Posted on July 18, 2023
Growing up, you likely remember receiving regular fluoride treatments. You may even remember being able to request a particular flavour for the procedure! But lately, you’ve noticed you haven’t been getting fluoride treatments during your regular dental checkups. Wondering why?
Below, we’ve outlined everything you should know about fluoride to help you decide whether you need treatment or not.
What’s a Fluoride Treatment?
For years, dentists have been performing in-office fluoride treatments to help protect the oral health of patients. This treatment is beneficial for patients at a higher risk of developing tooth decay, such as patients with dry mouth, eating disorders, drug or alcohol abuse, or a lack of professional dental care. Other suitable candidates include patients who have exposed root surfaces, decreased salivary flow, existing fillings, or tooth enamel defects.
There are two types of fluorides: topical ones (such as fluoride toothpaste and fluoride treatments), which are applied directly on the teeth enamel, and systemic ones, which are swallowed. Fluorinated water and dietary fluoride supplements are examples of these. Professional treatments allow for maximum absorption, and using both topical and systemic fluorides creates the best reduction in tooth decay.
What Are the Benefits of Fluoride Treatment?
Fluoride serves multiple purposes: it helps restore minerals to tooth surfaces where there’s decay, inhibits the growth of harmful oral bacteria, and prevents additional cavities.
The treatment is helpful for both children and adults. Besides strengthening and protecting teeth, the treatment helps prevent expensive dental procedures in the future. Fluoride is especially important between the ages of six months and 16 years. Early exposure helps reduce the opportunity for cavities to form.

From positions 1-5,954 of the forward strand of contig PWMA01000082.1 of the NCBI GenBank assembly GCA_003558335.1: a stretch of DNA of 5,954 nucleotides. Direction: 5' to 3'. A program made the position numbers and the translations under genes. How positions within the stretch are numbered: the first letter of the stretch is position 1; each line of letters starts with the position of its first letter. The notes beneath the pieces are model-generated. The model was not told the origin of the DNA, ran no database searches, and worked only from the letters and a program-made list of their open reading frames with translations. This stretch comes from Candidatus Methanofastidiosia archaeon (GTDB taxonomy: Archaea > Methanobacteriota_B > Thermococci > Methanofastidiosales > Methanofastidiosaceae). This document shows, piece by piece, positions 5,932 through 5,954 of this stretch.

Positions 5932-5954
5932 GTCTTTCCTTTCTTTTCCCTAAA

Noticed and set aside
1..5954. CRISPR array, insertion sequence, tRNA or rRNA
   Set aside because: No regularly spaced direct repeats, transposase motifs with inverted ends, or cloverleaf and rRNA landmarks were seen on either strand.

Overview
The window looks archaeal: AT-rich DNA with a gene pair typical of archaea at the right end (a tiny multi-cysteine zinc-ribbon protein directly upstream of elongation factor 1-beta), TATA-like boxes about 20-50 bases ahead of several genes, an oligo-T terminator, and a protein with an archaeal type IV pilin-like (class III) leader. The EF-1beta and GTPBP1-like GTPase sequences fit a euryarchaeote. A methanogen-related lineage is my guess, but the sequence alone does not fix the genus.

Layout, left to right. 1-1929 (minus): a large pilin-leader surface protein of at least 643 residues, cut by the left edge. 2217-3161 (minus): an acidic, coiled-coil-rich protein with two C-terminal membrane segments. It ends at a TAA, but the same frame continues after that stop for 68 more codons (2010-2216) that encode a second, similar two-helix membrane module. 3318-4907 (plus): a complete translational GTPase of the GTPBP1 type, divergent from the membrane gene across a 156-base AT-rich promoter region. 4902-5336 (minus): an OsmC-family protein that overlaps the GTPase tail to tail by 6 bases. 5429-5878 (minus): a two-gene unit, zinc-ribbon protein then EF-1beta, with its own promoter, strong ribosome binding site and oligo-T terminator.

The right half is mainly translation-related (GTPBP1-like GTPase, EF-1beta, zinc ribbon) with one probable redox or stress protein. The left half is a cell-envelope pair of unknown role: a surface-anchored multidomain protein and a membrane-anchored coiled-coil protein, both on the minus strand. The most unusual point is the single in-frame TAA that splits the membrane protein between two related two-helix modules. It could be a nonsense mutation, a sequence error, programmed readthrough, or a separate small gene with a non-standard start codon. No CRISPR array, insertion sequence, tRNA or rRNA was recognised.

Receiving a Fluoride Treatment in the Dental Office
If you have a risk of developing tooth decay, receiving a professional fluoride treatment can help. A dental team uses a much stronger fluoride concentration than the average person can receive in a store or pharmacy.
The treatment itself takes a matter of minutes. It takes the form of a solution, gel, foam, or varnish and is applied to your teeth with a cotton swab or brush. Another option is to apply the fluoride through a rinse or a tray.
Your dental hygienist applies fluoride at the end of your treatment. You’ll probably be asked to refrain from eating, drinking, or rinsing for approximately 30 minutes when you leave the office. This timeframe allows for optimal absorption of the fluoride and helps repair microscopic areas of tooth decay.
When it comes to fluoride treatment, every patient is different. Your dentist may recommend you receive it every three, six, or twelve months and may even suggest additional preventive measures you can take to reduce the risk of developing tooth decay.
If you think you require a fluoride treatment, why not find out for sure? Contact our dental team today to schedule an appointment for the near future.